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crtierney42
New Contributor I
60 Views

Trying to identify performance issue in OpenMP code

Below is a small OpenMP code that I am trying to test on a 2.8 GHz Nehalem node using Intel 11.1 compilers (038 to be exact). Here are the performance results


Threads Case1 Case2 PGI
----------------------------------------------------------------
Serial 4.1 4.0 4.8
1 6.1 4.3 4.0
2 3.5 3.6 2.4
4 3.5 3.0 2.2
8 3.9 2.6 2.1

Values are in seconds. Each code is compiled with -O3 -xSSE4.2 -openmp, except serial which is compiled without the -openmp. The difference in each code is that Case1 has the two arrays initialized implicitly (a=100,b=100), where in Case 2 the arrays are explicitly assigned. PGI results are from PGI 10.2.

I believe that the difference in performance of the two is caused by memory affinity. Note, that even in the best case
the code here does not scale well. On an IBM P6, the performance scales by a factor of 7 with OMP_NUM_THREADS=8.

Experiments with KMP_AFFINITY with compact and scatter did not make a significant difference, and in sometimes worse.

Questions:

1) Is it possible to make Case1 go as fast as Case2?
2) Why doesn't going from 1 thread to 8 threads show better improvement (whether it is a compiler issue or hardware issue)?
3) What tools does Intel have that will help me investigate what is going on?

I haven't had time, but I do intend to convert this to MPI and I am almost positive that I will get at least a 4x speedup if not more using all the cores.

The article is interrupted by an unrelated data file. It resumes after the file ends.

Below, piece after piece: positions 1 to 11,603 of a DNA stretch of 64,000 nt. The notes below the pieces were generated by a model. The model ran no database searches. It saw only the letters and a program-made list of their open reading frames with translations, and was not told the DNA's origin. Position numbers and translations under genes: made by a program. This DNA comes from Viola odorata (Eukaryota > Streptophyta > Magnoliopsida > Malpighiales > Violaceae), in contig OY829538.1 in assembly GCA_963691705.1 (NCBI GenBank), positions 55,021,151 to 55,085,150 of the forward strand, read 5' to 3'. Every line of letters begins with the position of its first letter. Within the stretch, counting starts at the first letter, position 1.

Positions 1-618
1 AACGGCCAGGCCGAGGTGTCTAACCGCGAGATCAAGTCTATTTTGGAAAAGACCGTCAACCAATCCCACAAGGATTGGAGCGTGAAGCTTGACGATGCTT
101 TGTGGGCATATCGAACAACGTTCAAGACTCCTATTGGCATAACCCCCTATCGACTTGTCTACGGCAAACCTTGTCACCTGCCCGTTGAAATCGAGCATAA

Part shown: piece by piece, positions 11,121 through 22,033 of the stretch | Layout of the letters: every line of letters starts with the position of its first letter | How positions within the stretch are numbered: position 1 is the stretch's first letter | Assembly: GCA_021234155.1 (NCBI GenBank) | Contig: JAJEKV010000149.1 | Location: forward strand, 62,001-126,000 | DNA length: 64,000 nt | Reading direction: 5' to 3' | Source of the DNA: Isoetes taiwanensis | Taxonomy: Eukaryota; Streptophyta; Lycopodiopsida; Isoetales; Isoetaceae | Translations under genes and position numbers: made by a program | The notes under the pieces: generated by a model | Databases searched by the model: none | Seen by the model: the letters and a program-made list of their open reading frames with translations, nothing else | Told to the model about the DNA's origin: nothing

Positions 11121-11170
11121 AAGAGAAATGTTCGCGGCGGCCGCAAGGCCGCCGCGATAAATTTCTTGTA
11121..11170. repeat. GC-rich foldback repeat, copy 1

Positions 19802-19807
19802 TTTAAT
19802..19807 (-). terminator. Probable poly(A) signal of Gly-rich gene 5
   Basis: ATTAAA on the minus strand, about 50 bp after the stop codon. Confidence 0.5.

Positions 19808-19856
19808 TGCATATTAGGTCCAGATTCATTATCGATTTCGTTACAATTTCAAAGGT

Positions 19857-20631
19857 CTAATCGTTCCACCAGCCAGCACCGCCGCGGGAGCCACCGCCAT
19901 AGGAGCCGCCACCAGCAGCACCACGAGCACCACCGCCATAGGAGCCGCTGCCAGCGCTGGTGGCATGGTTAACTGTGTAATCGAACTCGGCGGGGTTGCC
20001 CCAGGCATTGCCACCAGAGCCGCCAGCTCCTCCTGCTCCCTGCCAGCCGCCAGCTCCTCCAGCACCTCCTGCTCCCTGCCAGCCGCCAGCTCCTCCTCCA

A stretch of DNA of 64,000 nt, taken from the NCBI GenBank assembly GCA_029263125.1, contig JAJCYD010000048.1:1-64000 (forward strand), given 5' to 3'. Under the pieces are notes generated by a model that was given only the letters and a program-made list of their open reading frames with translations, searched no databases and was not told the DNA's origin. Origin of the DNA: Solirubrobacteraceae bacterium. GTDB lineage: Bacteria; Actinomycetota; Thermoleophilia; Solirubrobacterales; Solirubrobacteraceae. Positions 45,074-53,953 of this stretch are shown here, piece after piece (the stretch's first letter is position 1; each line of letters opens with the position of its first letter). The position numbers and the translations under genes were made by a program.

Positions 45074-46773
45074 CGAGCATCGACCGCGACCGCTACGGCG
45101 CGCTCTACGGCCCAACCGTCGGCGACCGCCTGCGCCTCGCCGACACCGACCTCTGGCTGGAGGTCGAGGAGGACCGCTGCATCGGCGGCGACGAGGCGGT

--------------------------------------

program relax
real, allocatable :: a(:,:),b(:,:)
mbyte=262144
nb=1000
allocate(a(0:mbyte+1,nb))
allocate(b(0:mbyte+1,nb))

!!!! For Case 1
! a=100
! b=100

!!!! For case 2
do n=1,nb
!$OMP parallel do
do k=1,mbyte
a(k,n)=100
b(k,n)=100
enddo
enddo


do iter=1,100
!$OMP parallel do
do n=1,nb
do k=1,mbyte
b(k,n)=(a(k+1,n)+a(k-1,n))/2.
end do
end do
!$OMP parallel do
do n=1,nb
do k=1,mbyte
a(k,n)=b(k,n)
end do
end do
call sub(a)
print *,iter
end do
stop
end
subroutine sub()
return
end

0 Kudos
5 Replies
Gergana_S_Intel
Employee
60 Views

Moving this over to the appropriate thread.

Regards,
~Gergana

TimP
Black Belt
60 Views

PGI compiler probably invokes the equivalent of VECTOR NONTEMPORAL implicitly, if you use the right options. Users of PGI commonly set affinity options at compile time; you didn't say if you are among them.

Intel OpenMP doesn't support parallelization of simple array assignment.
ifort doesn't convert /2. automatically to *.5 unless you have set -noprec-div, or got that effect as a result of setting risky (default?) options.

If you are more careful about optimization under MPI, certainly you may get better performance. You ought to get perhaps 40% higher performance with 2 threads or MPI processes than 1 (case 2 vs. case 1), if you are careful about optimization and use of both sockets on 2-socket platform. What little you show here certainly doesn't justify use of multiple cores, and would display the pitfalls of mis-use of HyperThreads.